Phillips|Sekanick Architects was able to develop a modern elevator addition to the Greek Revival home which was connected with a narrow glass curtainwall system.  Use of porcelain tile exterior cladding which looked like limestone was a cost-effective way to maintain the limestone look without the expense or weight of real limestone.  Handicap accessibility within the house was addressed by use of ramps with a total of four ramps being added and one floor being raised. Creative reconfiguration of space allowed two new handicap accessible restrooms to be added on the first floor.  Room by room repairs were made to the plaster walls, hardwood floors, and historic wood trim. The white marble fireplace mantles were able to be cleaned and salvaged. Through our careful design efforts and close communication with state and local authorities, the house continues along the path to being restored to its full historic grandeur.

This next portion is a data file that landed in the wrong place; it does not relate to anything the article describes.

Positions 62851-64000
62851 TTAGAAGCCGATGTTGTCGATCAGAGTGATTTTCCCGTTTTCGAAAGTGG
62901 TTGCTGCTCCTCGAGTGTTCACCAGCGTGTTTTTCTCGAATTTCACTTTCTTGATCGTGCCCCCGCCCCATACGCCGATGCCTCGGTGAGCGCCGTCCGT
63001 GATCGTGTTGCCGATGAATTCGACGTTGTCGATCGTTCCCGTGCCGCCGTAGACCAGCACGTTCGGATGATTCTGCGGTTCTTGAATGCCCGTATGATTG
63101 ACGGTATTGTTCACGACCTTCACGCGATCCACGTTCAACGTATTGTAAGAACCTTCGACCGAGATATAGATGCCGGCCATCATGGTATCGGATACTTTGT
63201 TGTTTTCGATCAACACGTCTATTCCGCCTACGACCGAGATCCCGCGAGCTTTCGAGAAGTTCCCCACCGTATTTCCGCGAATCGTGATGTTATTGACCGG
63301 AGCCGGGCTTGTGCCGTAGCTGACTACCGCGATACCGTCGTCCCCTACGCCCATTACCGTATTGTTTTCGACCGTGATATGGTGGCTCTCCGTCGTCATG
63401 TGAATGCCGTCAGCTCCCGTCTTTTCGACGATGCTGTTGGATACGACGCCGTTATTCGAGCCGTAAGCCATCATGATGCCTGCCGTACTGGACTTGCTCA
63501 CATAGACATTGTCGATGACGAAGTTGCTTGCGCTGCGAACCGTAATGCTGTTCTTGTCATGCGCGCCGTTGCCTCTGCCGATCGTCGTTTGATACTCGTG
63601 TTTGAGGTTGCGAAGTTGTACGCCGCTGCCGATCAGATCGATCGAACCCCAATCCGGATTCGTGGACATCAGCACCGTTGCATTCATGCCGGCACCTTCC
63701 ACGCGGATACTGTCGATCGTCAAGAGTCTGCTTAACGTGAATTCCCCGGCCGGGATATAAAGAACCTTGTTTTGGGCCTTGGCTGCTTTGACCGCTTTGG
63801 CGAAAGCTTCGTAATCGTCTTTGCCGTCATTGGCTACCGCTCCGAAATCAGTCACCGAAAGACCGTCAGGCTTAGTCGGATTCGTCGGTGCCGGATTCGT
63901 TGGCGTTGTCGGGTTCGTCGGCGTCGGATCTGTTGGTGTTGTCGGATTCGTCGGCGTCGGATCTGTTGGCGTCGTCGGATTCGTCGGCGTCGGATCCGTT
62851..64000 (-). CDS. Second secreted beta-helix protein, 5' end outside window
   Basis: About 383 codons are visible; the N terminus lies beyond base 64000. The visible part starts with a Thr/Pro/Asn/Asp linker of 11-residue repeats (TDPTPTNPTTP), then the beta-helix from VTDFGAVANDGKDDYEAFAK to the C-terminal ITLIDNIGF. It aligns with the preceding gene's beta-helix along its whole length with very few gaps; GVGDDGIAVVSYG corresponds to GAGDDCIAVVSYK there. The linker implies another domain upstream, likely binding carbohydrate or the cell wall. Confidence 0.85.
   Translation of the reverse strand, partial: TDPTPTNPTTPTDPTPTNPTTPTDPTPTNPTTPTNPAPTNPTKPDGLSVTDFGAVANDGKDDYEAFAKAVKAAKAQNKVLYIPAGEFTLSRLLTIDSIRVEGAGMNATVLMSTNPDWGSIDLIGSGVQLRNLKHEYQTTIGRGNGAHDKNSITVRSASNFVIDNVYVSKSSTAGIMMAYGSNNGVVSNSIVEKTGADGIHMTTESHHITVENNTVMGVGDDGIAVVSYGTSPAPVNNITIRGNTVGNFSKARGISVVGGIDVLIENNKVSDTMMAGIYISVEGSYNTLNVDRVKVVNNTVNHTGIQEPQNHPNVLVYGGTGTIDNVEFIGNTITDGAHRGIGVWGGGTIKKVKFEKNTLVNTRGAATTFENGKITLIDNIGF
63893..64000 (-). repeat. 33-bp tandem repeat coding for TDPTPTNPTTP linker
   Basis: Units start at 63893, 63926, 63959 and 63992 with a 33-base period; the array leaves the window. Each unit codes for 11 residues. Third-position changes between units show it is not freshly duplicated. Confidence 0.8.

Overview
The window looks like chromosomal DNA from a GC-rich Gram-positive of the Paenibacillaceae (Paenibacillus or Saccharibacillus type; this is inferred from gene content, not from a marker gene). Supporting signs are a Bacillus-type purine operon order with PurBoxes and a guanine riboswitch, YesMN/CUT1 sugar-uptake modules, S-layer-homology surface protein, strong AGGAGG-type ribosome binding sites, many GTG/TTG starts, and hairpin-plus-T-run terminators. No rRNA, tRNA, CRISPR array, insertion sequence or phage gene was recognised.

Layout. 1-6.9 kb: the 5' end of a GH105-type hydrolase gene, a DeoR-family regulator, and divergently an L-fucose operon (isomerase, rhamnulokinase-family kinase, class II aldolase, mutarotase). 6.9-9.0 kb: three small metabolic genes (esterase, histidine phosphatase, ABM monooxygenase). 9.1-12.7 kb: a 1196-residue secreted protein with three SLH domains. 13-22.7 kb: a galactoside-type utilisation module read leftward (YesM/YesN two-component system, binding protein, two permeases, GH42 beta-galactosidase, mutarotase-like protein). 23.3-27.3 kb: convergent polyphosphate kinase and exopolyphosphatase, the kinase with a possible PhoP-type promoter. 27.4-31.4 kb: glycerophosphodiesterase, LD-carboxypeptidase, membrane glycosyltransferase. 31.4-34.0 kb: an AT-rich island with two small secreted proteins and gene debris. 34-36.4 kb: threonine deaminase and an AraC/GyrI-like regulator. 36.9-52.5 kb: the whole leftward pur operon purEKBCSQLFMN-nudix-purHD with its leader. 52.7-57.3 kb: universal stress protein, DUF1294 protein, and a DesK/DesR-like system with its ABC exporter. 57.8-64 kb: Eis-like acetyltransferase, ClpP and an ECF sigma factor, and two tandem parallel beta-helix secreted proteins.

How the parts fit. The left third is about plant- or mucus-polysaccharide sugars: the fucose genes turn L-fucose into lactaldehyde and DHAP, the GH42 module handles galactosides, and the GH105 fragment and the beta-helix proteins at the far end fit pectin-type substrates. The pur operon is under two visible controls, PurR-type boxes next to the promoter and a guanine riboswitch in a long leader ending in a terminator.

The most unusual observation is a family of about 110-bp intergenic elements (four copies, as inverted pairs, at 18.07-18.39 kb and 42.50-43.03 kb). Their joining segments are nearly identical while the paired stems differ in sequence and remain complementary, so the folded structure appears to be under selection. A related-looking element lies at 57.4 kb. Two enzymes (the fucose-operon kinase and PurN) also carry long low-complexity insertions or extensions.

Blessed Sacrament School

Blessed Sacrament School

Intro

Blessed Sacrament School

Consolidation of various schools within the local parochial school district necessitated the addition of 11,000 square feet of classroom space to the Notre Dame School at Blessed Sacrament Parish.  School leadership selected Phillips|Sekanick Architects to design this much needed new elementary classroom space.

Details

Blessed Sacrament School

Challenge

The school leadership wanted the addition to blend aesthetically with the existing school building and the sanctuary.  The addition would create a new façade for the school and would have a significant presence on the adjacent secondary road.  The existing school facilities had been adapted for computer usage, but the new classrooms need to be planned for the current and future computer needs.  Construction schedule was also an important factor so that the classrooms would be ready for the new school year.